Wet slush comes into the ‘ankle shaping’ bracket of activity, and where possible I stuck to the edges of the paths (or walked alongside the paths) to avoid the worst of the ice. Add to that the modified gait that I adopt when I feel like a foot’s going to shoot out from under me at any moment, and I came home feeling a lot more exercised than I should have after a flat, 5-miles walk. Incredibly, in spite of a few hairy arm-waving moments, I kept to my feet the whole way.


Comedy feet. Not my foot, and not from today’s walk as I didn’t take the camera, but I thought that the post deserved at least one random photo.

This morning, after three days of positive temperatures and some rain to add to the snow melt, the main obstacle was clearly going to be mud. I ran through mental catalogue of local walks and none stood out as being The Route of Least Muddiness.

The one I opted for wasn’t helped by one of the fields (one that’s usually waterlogged) having been cropped. It was comedy-feet time as my boots accumulated the clay-like mud.

Once again, the soft underfoot conditions made the distance feel much further (and like far greater exercise) than the measurement on the map. It was another 5-miler, but this time with thrice the ascent (a whole 300 feet!).



Monday, 27 December 2010

I’m Dreaming Of A…

Christmas Day

Christmas Day was the most perfect crisp, blue-skied day you could possibly ask for, made all the prettier by the snow still lying crisp and even. On any other day I would have been off out to do my ‘shuffle around the block’ route with a camera. But, abandoning Mick to do all of the cooking and abandoning the guests to amuse themselves would have been rude, so the furthest I ventured all day was to the dustbin (a fruitless journey as the lid was found to be frozen solid to the body).

A bit of kit-fondling did feature in the day, as Santa had been extra-ordinarily generous:


Sampling my Exped Synmat, whilst wearing my (enormous) PHD down trousers, and reading ‘Tramping in New Zealand’. The former two items will hopefully fill all gaps in my ‘warm in winter’ backpacking kit.

Boxing Day

Boxing Day saw us venture slightly further afield. Having sorted through my extensive collection of footwear to find a pair that fitted Ma-in-Law, a very short stroll was had on Cannock Chase, before we repaired to Spingslade Lodge tearoom to warm up in front of the roaring wood-burner.

Very pretty it all was too:


and the clarity of the day meant that you could see almost forever. Unfortunately, that foreverness wasn’t quite so obvious on the snaps that I took, so these piccies of Ma-in-Law and Mick will have to suffice.

Ma-in-Law did well, considering that she’s never worn a pair of walking boots before in the entire 85 years of her life!


For weeks the weather has been sub-zero and often glorious. Finally today I had the chance to go out for a stroll, and woke up to rain. Harrumph!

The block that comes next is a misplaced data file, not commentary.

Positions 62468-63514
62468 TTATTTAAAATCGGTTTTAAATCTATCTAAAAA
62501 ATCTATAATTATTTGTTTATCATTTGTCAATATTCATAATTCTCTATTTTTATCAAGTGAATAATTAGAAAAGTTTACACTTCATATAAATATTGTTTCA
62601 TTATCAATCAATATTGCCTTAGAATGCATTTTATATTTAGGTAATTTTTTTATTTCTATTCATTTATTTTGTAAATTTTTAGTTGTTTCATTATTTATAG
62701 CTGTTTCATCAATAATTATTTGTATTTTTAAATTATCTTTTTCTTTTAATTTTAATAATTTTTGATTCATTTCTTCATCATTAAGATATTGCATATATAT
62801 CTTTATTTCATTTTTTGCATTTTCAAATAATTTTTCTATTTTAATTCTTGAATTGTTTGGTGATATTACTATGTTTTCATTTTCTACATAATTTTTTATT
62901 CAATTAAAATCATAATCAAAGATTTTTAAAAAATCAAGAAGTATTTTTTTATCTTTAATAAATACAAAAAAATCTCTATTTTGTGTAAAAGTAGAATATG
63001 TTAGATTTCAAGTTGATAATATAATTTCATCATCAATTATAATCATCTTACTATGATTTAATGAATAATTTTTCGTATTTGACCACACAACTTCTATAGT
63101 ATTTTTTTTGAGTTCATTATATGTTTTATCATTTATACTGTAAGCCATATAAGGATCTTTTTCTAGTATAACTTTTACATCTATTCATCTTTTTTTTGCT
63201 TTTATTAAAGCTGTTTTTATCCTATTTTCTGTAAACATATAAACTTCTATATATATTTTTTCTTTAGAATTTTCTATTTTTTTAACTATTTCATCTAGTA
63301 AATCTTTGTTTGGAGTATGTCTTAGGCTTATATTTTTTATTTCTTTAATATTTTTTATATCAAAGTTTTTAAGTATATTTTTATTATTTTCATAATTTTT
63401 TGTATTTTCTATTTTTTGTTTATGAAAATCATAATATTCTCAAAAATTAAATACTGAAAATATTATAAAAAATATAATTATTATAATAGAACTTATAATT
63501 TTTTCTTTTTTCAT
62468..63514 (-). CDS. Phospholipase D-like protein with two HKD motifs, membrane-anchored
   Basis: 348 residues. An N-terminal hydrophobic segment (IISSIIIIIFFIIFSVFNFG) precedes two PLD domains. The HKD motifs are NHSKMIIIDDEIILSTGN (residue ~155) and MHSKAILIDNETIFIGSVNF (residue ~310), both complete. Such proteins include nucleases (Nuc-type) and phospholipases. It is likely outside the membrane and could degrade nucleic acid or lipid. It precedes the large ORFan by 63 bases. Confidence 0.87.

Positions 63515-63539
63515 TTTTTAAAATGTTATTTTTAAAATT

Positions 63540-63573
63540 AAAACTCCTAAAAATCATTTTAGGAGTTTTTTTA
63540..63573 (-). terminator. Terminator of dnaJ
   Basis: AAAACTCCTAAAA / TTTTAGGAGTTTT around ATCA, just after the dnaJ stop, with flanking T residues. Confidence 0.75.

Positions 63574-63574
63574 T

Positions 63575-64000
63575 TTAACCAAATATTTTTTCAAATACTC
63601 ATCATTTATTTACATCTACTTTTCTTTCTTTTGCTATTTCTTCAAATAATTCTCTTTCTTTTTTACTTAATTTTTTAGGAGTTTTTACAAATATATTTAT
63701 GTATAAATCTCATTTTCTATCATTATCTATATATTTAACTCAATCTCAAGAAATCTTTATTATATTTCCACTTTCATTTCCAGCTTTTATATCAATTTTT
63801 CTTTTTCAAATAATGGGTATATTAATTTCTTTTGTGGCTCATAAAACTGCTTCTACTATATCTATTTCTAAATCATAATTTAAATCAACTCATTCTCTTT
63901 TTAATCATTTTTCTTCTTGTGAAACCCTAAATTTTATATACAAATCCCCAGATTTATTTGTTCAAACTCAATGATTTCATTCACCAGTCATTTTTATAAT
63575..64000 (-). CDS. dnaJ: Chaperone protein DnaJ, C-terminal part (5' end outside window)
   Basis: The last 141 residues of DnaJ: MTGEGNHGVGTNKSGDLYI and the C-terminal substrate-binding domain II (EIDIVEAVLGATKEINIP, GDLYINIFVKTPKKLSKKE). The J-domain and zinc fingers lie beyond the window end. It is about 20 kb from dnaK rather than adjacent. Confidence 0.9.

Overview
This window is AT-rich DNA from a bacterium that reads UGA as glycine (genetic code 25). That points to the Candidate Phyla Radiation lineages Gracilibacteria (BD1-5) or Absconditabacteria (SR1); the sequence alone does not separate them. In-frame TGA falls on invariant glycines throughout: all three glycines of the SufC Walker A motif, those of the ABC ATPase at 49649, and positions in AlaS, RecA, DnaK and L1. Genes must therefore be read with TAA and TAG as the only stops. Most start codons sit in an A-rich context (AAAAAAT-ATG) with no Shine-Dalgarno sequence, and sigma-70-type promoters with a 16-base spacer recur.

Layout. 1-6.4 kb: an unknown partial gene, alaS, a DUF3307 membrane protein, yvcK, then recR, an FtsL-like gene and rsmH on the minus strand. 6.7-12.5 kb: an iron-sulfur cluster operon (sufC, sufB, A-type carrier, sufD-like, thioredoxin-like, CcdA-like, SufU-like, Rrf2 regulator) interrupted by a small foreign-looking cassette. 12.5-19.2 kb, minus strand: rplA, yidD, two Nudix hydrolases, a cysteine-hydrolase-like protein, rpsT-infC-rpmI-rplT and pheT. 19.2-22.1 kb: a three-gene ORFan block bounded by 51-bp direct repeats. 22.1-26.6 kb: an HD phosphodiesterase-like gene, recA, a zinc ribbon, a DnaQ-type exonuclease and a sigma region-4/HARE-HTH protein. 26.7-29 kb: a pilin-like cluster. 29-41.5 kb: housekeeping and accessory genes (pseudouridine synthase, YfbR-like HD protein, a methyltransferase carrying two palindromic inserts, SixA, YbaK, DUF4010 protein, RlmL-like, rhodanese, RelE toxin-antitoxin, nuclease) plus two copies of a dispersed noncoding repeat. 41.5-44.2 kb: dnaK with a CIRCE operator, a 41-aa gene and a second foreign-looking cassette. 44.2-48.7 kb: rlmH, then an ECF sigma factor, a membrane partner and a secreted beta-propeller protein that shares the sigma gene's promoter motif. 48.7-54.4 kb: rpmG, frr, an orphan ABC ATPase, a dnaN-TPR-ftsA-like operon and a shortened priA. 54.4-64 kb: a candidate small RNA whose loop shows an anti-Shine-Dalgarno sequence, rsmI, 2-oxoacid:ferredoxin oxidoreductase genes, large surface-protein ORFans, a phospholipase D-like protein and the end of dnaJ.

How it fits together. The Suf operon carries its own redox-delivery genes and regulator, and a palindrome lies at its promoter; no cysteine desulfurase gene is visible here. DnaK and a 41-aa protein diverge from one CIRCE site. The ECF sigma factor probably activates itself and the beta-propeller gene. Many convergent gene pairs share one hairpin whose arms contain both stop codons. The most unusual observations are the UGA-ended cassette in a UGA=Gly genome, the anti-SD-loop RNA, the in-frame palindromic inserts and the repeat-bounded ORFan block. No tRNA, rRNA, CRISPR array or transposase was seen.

I postponed and postponed* until I could postpone no more if I was going to get out and back in daylight.

Down to the canal was my plan, to see what state of snowy frozen-ness remained, before meeting up with Mick & Ma-in-Law at the marina, before walking back home. Not the most exciting outing that can be had in the immediate area, but a good stretch of the legs all the same.

As it turned out there was a bit of excitement. I’d just snapped this photo of one of the ponds:

IMG_1993 when I glanced back the way I’d just come just to see a woman fall through the ice into the pond. A few seconds later two of her companions (she was in a group of six who I’d seen a few minutes before) ran onto the ice straight to where she’d fallen through as I waited for what seemed likely: all three of them to end up in the icy water. By good fortune, their hasty lack of thought didn’t end in disaster as the ice held and within seconds they were sprawled appropriately. Within a minute they had the woman out. I considered whether there was any assistance that I could lend, but concluded that between the six of them there was little that I could add, so on I continued, past the ponds and down to the canal:

IMG_1997Frozen rain was stinging my face as I arrived at the (absolutely heaving) pub to meet Mick & Ma-in-Law, and rather wetter rain was falling as I left an hour later. A different route was taken to get home, passing a couple more snowy ponds, before getting back into the village where a polar bear had taken up residence on one of the lawns (pity I didn’t take a close-up photo, as it was rather a good snow-bear):


(*indulging in a little on-line shopping, choosing and buying ice axes and crampons, filled a few hours nicely)

Tuesday, 21 December 2010

The Next Big Walk

Originally we had three contenders for the walking agenda for the first half of next year:

Plan A was to apply if we didn’t get a place on the TGOC, and would see us continuing our ‘British Extremeties series’, with us walking from Lowestoft to the Point of Ardnamurchan (known in my mapping database as EtoW, being the most easterly point of the British mainland to most westerly point*).

Plan B was to apply if we did get a place on the TGOC, and would see us continuing our ‘lengths and breadths series’, with us walking the length of Wales in April before going across Scotland in May, before popping over to Europe in June, with the EtoW jaunt being postponed until 2012.